Delta 4 Heavy NROL-71 Vandenberg launch
A United Launch Alliance Delta 4 Heavy lifts off Jan. 19 carrying a classified payload. The delay of the launch from late 2018 helped cushion a projected decline in earnings that Lockheed Martin expects from ULA in 2019. Credit: ULA

WASHINGTON — The Air Force Space and Missile Systems Center on Thursday awarded United Launch Alliance a $149 million contract modification for a Delta 4 Heavy launch of the National Reconnaissance Office mission NROL-68, the second of three missions awarded to ULA under the Launch Vehicle Production Services contract in October 2018.

ULA in October 2018 was awarded three NRO missions — NROL-91, NROL-68, and NROL-70 — projected to launch in fiscal year 2022, 2023 and 2024 respectively. Mission one (NROL-91) was ordered at contract award in October 2018. Thursday’s announcement is for mission two (NROL-68). The total value of the LVPS contract is $467.5 million.

The Air Force sole-sourced the LVPS contract to ULA because the Delta 4 Heavy launch vehicle is the only rocket that currently meets the mission requirements for NRO assets, including unique handling at the launch site and mission-unique hardware. “The Air Force determined ULA was the only certified launch service provider with the capability to provide launch services for NROL-68, NROL-70, and NROL-91 missions,” a spokesman said. A sole source request for proposal was issued to ULA in March 2017 for the three NRO missions.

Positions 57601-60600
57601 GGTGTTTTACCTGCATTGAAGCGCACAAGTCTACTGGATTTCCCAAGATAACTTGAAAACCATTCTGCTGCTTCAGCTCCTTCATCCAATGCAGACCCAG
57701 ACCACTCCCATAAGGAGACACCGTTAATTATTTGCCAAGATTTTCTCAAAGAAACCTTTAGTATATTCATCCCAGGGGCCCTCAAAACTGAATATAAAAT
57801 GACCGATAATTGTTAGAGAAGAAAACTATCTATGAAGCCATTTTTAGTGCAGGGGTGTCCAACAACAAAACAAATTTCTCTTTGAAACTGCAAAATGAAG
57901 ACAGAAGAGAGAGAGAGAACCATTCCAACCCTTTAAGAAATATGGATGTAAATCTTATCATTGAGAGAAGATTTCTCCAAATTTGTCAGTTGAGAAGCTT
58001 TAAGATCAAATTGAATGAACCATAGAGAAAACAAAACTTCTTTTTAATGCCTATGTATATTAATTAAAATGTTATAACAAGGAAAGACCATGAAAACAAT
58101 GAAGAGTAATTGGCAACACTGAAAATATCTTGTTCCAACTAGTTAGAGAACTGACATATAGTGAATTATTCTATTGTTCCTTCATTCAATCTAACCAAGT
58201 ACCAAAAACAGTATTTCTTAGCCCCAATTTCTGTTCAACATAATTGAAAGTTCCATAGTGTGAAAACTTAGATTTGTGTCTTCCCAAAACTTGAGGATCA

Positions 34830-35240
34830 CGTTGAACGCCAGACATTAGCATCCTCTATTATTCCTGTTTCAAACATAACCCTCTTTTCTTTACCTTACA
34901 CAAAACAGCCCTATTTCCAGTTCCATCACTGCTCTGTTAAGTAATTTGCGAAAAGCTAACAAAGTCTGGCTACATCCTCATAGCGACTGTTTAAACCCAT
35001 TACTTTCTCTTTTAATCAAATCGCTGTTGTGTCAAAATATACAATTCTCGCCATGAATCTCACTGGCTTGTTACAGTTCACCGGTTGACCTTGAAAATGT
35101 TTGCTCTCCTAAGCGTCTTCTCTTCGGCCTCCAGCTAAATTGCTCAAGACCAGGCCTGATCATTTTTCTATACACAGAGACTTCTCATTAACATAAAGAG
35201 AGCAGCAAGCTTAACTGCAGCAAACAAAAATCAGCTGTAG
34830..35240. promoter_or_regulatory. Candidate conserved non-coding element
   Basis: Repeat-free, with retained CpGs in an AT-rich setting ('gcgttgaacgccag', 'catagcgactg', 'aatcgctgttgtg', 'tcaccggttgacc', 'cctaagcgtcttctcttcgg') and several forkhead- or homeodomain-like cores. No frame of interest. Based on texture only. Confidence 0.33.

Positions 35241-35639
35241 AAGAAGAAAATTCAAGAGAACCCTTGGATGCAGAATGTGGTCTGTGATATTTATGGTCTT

NROL-68 and NROL-70 are planned to launch from Cape Canaveral Air Force Station, Florida. NROL-91 is planned to launch from Vandenberg Air Force Base, California.

The Air Force intends to compete future national security space heavy lift launch services when new vehicles enter the market. SpaceX’s Falcon Heavy is expected to be certified in the coming months, and competitors Blue Origin and Northrop Grumman are developing new rockets, as is ULA. Although ULA is retiring the Delta 4 Medium this year, the Air Force wants to keep the Heavy in service until the mid-2020s to ensure it has a heavy lift capability until other vehicles are ready.

Sandra Erwin writes about military space programs, policy, technology and the industry that supports this sector. She has covered the military, the Pentagon, Congress and the defense industry for nearly two decades as editor of NDIA’s National Defense...